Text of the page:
AXIS Re’s Allison Janisch answers our questions on trends in the global casualty market.

Momentum

Given the escalating impacts of social inflation on some casualty classes in recent years, what steps have you taken to manage the AXIS Re casualty portfolio accordingly?

In 2015, we identified growing social inflation trends in the professional lines market, particularly within US D&O, and we proceeded to take action to reduce our lines to limit exposure. Our actions led to a reduced impact and reflected strong cycle management. We continue to work across our casualty portfolios to try to identify issues like social inflation and address them prospectively as much as we can.

Has the pricing correction for casualty reinsurance business been sufficient for the risk that is now being taken on, or do you believe there is still a need for more rate? 

Social inflation does not vanish without some change in how insurance is offered. For example, claims-made policies were introduced to save the professional lines market in the 1980s, and legislative actions, such as tort reforms, were introduced in the early 2000s. Tort reforms and embracing risk management were key to reducing frequency as well as severity of loss costs. This year, we have seen corrective actions from insurers through rate changes, limit deployment and policy language cleansing to adapt to social inflation. 

In the reinsurance market, it is hard to tell if rates have caught up to loss costs as well as they have in the insurance market. It is a complex environment with a number of unresolved issues and reinsurers need to be disciplined. For example, the rise in average loss costs has been meaningful and has increased the volatility associated with the risk transfer to reinsurers. Margins have improved, but whether they are sufficiently commensurate with the increasing volatility, particularly within XoL programs, is another question. For a company to decrease XoL rates, the underlying rates would either have to be dramatically exceeding loss costs or the social inflation impacting those loss costs would have to be eradicated. Further, I think we need to ask ourselves if current ceding commissions on pro rata treaties need to be sustainable throughout the cycle, especially in the US market.

Where do you see the opportunity to grow the casualty portfolio in the coming years? 

Growing our casualty book will depend on what we see in the upcoming renewal period and how social inflation is expected to impact prospective loss costs. We are committed to building fair, long-term trading relationships and as a result do not typically have a lot of turnover in our book. Our focus is on smart growth – expanding on our best relationships, applying a technical approach while being a reliable partner to our clients and brokers.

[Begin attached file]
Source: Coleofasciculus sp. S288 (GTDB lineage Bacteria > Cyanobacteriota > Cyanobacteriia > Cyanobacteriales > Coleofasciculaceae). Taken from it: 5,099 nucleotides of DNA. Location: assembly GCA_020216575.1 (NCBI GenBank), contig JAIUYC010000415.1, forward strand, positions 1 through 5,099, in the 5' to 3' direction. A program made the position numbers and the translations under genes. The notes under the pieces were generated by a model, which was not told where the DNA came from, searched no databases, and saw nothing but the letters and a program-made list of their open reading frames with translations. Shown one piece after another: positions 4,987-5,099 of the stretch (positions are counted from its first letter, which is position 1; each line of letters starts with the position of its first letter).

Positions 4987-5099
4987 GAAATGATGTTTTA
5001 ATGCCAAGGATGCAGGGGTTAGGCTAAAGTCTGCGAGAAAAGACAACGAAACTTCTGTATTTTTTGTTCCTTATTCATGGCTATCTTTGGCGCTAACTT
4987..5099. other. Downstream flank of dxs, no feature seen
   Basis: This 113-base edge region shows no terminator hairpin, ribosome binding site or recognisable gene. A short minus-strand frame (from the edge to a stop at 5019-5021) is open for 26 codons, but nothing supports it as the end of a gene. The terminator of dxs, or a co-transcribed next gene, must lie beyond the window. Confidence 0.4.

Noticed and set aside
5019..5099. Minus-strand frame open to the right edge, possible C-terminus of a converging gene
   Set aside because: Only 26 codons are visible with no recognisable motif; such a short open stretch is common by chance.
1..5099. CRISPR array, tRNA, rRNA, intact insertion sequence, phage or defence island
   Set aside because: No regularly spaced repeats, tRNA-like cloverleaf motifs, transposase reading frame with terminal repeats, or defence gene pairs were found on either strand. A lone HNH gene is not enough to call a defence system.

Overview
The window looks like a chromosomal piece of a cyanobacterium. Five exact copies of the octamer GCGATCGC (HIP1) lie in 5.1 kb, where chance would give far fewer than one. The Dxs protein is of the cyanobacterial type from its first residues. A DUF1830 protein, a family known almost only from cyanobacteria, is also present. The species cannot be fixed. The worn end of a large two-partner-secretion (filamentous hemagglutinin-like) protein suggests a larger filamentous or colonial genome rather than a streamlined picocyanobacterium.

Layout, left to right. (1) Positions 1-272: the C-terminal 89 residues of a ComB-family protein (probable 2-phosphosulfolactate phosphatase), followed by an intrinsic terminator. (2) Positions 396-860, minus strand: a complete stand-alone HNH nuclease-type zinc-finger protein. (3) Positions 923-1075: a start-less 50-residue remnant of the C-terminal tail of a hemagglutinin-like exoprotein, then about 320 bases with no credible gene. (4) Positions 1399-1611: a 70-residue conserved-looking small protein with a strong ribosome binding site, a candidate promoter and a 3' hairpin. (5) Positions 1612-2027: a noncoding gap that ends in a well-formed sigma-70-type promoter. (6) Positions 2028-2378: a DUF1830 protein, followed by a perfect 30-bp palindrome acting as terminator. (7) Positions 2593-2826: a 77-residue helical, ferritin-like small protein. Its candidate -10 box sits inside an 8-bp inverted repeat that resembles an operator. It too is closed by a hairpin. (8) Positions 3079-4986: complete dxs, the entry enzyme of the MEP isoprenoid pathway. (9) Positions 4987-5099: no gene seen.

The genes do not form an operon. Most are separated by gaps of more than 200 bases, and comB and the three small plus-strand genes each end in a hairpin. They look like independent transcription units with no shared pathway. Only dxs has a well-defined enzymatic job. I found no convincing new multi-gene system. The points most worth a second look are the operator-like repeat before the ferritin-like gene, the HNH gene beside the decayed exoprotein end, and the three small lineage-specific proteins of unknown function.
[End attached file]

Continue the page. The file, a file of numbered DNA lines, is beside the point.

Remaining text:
AXIS Re has made several casualty hires over the past year. What makes a good casualty team?

Casualty is a social science. To be successful, underwriters need hard technical reinsurance expertise and a deep understanding of macroeconomic influences and behavioral sciences – a diverse skillset which requires versatility. AXIS Re has appointed some great talent across various offices over the past few years. They are impressive – technically savvy, collaboratively driven and commercially astute. When looking for a new team member, we often search for skills and knowledge that will add value to the team. These skills could range from analytical skills to linguistic skills – anything that will bring a new perspective.

What are your hopes from this year’s renewal discussions? 

We expect a responsive market where reinsurers will take a hard look at profitability and reserving adequacy to ensure margins are sufficient with the risk they are accepting. In the EMEA market, yield is still an issue as the European Central Bank does not seem ready to ease inexpensive debt. In the US, however, yield looks more attractive – which could potentially help offset social inflation. Litigation funding will likely remain in both regions which will impact the frequency of severe losses. The surcharges hospitals have faced, the shortage of healthcare workers and the backlog of normal care created by Covid-19 will likely cause reinsurers to take healthcare cost inflation into consideration. We would expect that technical discussions with cedants will include a deeper dialogue around the trends facing our industry. Underwriting expertise and long-standing relationships will be key differentiators throughout the cycle.